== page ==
In the U.S., the security guard shortage has become a full-blown crisis. A third of security firms say their staff numbers are significantly below pre-pandemic levels, according to a recent survey. This crisis is playing out against the backdrop of an unprecedented rise in crime across the country — from Whole Foods closing its year-old San Francisco flagship location to New York City Mayor Eric Adams’ recent plan to combat retail thefts across the city’s five boroughs. 

Yet long before this recent wave of crime, it had become increasingly clear that the traditional model of physical security with multiple guards patrolling buildings and facilities had become less effective and more expensive. 

To understand what’s driving this change, let’s take a look at the big challenges facing the people charged with protecting businesses.

First, security guards in many cases don’t have the proper authority to take action in moments of crisis. They don’t have the ability to make arrests, and furthermore, they’re often unarmed. This limits their options when they come face-to-face with a potential perpetrator. Either they can try to deter the intruder or they can call the police.

This limited authority to take action directly contributes to the second problem: Police departments that are charged with investigating on-site intrusions are increasingly short-staffed and overworked. And the rates of false alarms don’t help. According to the Department of Justice, over 95% of alarm system activations are false alarms. 

The problem is even more severe for cities such as Gastonia, North Carolina, where in 2021 99% of alarm activations were made erroneously. These false alarms come with a real price tag: In 2021, false alarms cost Gastonia over $850,000. It’s for this reason why many cities now charge citizens and businesses fees for excessive false alarms — or worse, have stopped responding to non-verified alarms altogether. This is the case in major cities such as Seattle, which require that alarm companies use enhanced call verification (i.e., calling customers) prior to requesting police dispatch.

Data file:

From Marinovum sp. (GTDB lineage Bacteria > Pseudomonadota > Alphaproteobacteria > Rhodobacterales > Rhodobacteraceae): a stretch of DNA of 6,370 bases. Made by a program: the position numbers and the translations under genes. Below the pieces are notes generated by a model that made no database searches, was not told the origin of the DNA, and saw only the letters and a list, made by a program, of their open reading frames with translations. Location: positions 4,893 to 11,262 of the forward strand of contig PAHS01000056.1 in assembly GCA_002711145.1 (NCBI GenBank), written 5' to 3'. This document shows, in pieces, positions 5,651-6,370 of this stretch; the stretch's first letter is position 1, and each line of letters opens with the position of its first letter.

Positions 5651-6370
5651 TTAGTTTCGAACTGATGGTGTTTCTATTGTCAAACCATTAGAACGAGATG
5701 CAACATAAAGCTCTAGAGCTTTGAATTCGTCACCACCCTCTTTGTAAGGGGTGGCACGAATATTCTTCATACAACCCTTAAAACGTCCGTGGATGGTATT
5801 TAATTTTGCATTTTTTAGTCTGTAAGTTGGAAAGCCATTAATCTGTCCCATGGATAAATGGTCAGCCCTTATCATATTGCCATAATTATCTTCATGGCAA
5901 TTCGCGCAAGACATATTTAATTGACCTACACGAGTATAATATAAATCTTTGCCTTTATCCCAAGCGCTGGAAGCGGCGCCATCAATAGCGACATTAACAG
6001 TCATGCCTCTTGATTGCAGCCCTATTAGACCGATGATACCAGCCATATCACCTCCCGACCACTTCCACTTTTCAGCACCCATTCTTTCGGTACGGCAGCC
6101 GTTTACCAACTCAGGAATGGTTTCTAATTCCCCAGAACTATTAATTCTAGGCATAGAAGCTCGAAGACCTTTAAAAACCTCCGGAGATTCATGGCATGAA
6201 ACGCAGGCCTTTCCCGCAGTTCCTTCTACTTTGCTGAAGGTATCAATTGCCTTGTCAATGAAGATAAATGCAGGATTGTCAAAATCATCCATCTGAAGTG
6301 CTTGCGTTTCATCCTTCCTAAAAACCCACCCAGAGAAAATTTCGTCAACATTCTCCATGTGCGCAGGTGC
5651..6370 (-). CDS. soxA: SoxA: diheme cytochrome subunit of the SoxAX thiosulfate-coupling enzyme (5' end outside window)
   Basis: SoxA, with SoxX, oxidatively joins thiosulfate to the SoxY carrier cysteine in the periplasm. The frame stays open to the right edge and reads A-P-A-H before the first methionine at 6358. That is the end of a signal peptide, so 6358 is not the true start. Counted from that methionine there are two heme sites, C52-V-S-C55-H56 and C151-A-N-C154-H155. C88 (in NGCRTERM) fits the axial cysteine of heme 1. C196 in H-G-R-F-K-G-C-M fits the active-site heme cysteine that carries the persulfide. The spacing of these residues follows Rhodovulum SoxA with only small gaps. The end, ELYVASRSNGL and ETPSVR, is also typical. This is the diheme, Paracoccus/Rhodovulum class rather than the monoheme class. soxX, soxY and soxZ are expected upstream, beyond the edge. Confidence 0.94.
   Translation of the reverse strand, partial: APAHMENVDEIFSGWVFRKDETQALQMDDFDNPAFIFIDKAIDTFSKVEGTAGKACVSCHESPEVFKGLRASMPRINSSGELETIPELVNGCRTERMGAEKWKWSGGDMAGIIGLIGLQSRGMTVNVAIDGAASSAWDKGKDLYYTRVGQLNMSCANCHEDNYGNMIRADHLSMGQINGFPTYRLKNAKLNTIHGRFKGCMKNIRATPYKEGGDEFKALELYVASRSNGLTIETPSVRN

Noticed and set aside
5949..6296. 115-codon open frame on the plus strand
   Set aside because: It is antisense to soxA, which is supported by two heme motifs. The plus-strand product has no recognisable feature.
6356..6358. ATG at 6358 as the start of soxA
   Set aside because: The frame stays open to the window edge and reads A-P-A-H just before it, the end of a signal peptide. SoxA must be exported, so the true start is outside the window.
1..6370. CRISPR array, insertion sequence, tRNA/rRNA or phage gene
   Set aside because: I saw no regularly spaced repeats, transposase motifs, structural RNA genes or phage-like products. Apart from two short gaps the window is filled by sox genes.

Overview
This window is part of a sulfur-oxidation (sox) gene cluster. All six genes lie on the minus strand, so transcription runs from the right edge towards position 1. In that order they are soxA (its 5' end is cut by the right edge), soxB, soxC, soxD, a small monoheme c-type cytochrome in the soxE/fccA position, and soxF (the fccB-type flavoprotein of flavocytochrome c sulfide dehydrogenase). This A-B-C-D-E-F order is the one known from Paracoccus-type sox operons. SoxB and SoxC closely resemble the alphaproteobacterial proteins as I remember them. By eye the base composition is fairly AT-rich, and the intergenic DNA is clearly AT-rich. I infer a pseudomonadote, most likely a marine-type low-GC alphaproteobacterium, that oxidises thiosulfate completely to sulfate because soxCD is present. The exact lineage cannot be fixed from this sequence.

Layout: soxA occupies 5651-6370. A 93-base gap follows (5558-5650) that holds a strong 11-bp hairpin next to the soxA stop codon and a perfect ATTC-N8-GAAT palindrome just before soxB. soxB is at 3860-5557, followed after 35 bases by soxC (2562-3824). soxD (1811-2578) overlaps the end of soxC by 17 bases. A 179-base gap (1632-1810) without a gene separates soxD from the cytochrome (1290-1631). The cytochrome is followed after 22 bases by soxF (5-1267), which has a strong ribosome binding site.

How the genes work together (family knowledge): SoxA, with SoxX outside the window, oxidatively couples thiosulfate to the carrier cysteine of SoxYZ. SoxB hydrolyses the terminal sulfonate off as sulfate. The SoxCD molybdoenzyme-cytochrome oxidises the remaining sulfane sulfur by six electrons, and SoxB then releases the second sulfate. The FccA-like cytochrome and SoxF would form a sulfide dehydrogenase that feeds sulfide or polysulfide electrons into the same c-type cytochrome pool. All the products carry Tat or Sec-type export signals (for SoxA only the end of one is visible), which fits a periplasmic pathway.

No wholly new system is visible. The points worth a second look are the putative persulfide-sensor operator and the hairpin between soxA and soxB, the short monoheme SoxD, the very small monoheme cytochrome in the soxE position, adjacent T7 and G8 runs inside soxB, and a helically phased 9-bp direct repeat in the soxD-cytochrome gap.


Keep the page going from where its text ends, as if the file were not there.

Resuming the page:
A model for augmented security

Given these limitations, it’s clear we’re overdue for a new approach to physical security, one bolstered by the latest developments in camera hardware, access control systems, environmental sensors and the cloud. Call it “augmented security.”

To illustrate this model, let’s imagine an overnight security guard at a large zoo. With a network of cameras and environmental sensors, the job has been transformed. While the guard is patrolling the expansive, dark zoo grounds, a team of professional monitoring agents is actively monitoring the rest of the premises for potential threats. The remote team can take real action for a threat on the opposite side of the park by talking down through speakers, dispatching police and more. And the guard, from an app on their phone, also have visibility into exactly what’s happening. That visibility is further augmented by a network of environmental sensors, which alerts them in real-time to everything from an unexpected sound in the Monkey House to rising temperatures in the Penguin Zone. 

Augmenting, not replacing

There’s a lot of risk that security guards take on, and security leaders can ask a lot from them. This is why security leaders should make their jobs safer, but also to ensure they are better informed and more efficient.

The answer to the challenges facing business today isn’t “more security.” Instead, it’s security that better reflects the unique challenges of the moment. At a time when many companies are looking to emerging technology to help them replace humans, it’s worth remembering that emerging tools also have the power to transform how people work. It’s not “humans or machines?” but instead “humans and machines.”